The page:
By Rhett Butler   |   Last updated July 14, 2014

The once spectacular primary forests of the Philippines are now a relic of a bygone era. What little primary forest does remain exists on the island of Palawan, the last sanctuary for the Palawan eagle.

Between 1990 and 2005 the Philippines lost a third of its forest cover, according to FAO estimates, but the country's deforestation is down since its peak in the 1980s and 1990s.

Widespread logging was responsible for much of the historical forest loss in the Philippines. Despite government bans on timber harvesting following severe flooding in the late 1980s and early 1990s, illegal logging continues today.

After temporarily lifting the log export ban in the late 1990s, the government has increasingly tried to crack down on timber smuggling and forest degradation. Additional threats to Philippine forests come from legal and illegal mining operations — which also cause pollution and have been linked to violent conflict — agricultural fires, collection of fuelwood, and rural population expansion. In recent years, deforestation has been increasingly blamed for soil erosion, river siltation, flooding, and drought; environmental awareness is now rising in the country.

Environmentalists in the Philippines now fear that plantation agriculture, especially oil palm, could emerge as the newest threat to remaining forests.

The continuing disappearance of Filipino wildlands is of great to concern to ecologists due to the high levels of endemic species. Of the 1,196 known species of amphibians, birds, mammals and reptiles in the country, nearly 46 percent are endemic. Among plants, the number is around 40 percent. Only about 5 percent of the Philippines land area is under some form of protection.

A closer look at the forests of the Philippines

Estimates of current forest cover in the Philippines are highly variable between sources. According to the national Forest Management Bureau, forest cover in the Philippines declined from 21 million hectares, or 70% of the its land area, in 1900 to about 6.5 million hectares by 2007. This data is very similar that to the U.N. FAO, which is usually based on government data. Both the government and the FAO show an increase in overall forest cover since 1990.

In contrast, data first published in 2013 by Matt Hansen and colleagues paints a much different picture, estimating 2012 forest cover at nearly 20 million hectares, using a 10 percent tree cover definition of forest. Hansen puts dense forests — areas with more than 50 percent tree cover — at 17.4 million hectares, or nearly three-fifths of the archipelago's land cover.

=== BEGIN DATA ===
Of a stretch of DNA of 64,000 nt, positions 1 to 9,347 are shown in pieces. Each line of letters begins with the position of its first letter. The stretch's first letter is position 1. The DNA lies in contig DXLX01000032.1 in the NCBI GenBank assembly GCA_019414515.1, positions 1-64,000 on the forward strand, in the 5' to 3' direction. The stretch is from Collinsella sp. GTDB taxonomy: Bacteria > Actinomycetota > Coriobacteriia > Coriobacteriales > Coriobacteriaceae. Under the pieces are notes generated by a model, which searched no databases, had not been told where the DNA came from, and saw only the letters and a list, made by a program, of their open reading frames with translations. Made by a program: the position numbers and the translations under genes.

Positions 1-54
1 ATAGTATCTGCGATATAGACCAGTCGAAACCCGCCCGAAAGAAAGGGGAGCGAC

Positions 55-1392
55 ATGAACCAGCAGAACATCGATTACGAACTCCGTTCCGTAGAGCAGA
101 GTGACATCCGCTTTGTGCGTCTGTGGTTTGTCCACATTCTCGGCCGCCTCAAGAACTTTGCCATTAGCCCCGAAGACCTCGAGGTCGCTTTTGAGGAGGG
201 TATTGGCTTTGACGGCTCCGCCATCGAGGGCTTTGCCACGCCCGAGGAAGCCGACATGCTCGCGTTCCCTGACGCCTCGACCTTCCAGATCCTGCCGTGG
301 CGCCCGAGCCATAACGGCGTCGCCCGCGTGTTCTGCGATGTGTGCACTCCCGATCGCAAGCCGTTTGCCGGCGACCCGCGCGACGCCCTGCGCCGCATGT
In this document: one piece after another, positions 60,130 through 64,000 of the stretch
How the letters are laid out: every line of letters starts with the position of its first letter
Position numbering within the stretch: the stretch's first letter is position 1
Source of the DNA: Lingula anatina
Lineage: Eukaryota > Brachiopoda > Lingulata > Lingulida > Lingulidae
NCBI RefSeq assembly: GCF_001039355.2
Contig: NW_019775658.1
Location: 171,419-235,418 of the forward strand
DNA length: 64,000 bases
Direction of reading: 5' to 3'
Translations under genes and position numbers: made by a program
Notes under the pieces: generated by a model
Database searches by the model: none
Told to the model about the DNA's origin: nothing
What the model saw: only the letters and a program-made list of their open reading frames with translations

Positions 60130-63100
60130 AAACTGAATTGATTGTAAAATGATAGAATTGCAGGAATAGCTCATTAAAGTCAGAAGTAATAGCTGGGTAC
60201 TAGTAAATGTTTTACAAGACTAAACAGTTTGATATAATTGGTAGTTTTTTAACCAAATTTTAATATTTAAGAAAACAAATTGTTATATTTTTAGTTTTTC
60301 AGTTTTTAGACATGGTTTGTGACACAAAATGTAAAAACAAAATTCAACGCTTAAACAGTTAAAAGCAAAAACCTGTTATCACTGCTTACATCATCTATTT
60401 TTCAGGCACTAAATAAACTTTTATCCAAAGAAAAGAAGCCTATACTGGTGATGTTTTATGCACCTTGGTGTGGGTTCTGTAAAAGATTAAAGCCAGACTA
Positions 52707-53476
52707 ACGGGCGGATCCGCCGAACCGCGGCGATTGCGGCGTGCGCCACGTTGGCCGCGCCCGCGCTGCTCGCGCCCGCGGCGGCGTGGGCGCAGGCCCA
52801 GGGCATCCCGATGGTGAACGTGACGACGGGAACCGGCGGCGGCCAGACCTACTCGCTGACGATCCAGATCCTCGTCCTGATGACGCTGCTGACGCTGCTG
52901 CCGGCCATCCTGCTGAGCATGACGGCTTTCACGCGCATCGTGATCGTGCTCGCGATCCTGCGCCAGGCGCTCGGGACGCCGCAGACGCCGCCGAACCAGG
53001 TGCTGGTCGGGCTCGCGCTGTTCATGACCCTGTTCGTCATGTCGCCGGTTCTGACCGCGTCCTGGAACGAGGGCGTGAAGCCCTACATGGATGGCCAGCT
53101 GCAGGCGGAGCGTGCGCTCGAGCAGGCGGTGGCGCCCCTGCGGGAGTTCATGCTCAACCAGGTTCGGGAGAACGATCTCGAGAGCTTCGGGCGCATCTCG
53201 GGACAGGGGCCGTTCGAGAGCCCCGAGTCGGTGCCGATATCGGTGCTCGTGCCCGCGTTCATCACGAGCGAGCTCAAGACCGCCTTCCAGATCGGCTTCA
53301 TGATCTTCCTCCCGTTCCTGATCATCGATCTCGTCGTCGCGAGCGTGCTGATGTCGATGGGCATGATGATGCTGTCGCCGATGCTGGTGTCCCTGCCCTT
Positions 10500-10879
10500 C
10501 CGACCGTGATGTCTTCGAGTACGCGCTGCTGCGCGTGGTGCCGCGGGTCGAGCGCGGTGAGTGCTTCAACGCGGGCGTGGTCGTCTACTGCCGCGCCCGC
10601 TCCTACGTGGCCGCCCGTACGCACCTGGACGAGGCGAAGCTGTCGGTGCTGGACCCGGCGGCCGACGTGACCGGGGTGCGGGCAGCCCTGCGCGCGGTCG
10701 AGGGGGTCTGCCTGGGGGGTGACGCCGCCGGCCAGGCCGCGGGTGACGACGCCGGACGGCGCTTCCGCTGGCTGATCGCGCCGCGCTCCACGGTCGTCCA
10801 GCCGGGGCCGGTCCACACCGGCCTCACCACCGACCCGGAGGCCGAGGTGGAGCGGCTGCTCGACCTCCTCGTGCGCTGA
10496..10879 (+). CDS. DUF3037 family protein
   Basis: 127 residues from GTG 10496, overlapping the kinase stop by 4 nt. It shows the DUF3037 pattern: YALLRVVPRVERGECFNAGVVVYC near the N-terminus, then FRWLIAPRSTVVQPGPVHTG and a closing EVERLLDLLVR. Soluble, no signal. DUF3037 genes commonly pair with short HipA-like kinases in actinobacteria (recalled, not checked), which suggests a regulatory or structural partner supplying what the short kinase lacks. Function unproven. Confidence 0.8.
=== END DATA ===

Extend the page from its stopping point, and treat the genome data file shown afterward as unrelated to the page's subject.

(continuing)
Hansen et al 2013

Hansen et al 2013

However annual loss data between the various sources is similar. FAO estimated that forest cover in the Philippines declined by an average of about 54,750 hectares per year between 1990 and 2010. Hansen puts the figure at about 51,400 ha per year between 2001 and 2012, increasingly slightly over the period. At 3.2 percent, MIMAROPA or the area formerly known as part of the Southern Tagalog Islands — including the provinces of Mindoro, Marinduque, Romblon and Palawan, had the highest rate of loss between 2000 and 2012, accounting for 42 percent of all forest loss in the Philippines during the period.

Hansen et al 2013

Total forest areaDense forest areaForest gainForest lossTotal land area
>10% tree cover (ha)% total land cover>50% tree cover (ha)% total land cover2001-2012 (ha)% total forest cover2001-2012 (ha)% total forest cover(ha)
Agusan del Norte25087586.1%22617977.6%39031.6%72422.9%291360
Agusan del Sur79082092.4%75950088.7%172802.2%484426.1%856309
Camarines Norte17776484.8%16458078.5%17711.0%43672.5%209651
Camarines Sur37068570.9%32762562.6%40321.1%83522.3%523084
Compostela Valley37537888.4%34962182.4%81342.2%174034.6%424406
Davao del Norte26784776.9%22659465.1%48961.8%82643.1%348314
Davao del Sur42300770.0%35434358.7%71551.7%88822.1%604087
Davao Oriental46502091.1%43897686.0%86761.9%151623.3%510372
Dinagat Islands6532282.1%5646670.9%4920.8%13702.1%79602
Eastern Samar40560795.3%39073091.8%36630.9%81952.0%425780
Ilocos Norte19906459.0%16871350.0%7680.4%15730.8%337355
Ilocos Sur14849059.4%12416749.6%4480.3%9120.6%250099
La Union8370057.5%6759446.4%2410.3%5960.7%145634
Lanao del Norte22519079.5%19908370.3%11760.5%39431.8%283331
Lanao del Sur29487783.9%27125477.2%9640.3%69492.4%351576
Metropolitan Manila587810.8%23474.3%320.5%661.1%54454
Misamis Occidental14909878.8%12656866.9%23641.6%28141.9%189232
Misamis Oriental22818968.6%18894856.8%22721.0%28791.3%332435
Mountain Province16695078.5%14942570.2%8600.5%37522.2%212810
Negros Occidental25731333.0%18583823.9%24601.0%43911.7%778940
Negros Oriental22435844.9%16882033.8%28191.3%55552.5%499182
North Cotabato31988550.4%24527338.6%38931.2%94623.0%634974
Northern Samar30625090.7%29205586.5%37881.2%70212.3%337578
Nueva Ecija17491432.2%14315726.3%16671.0%36312.1%543761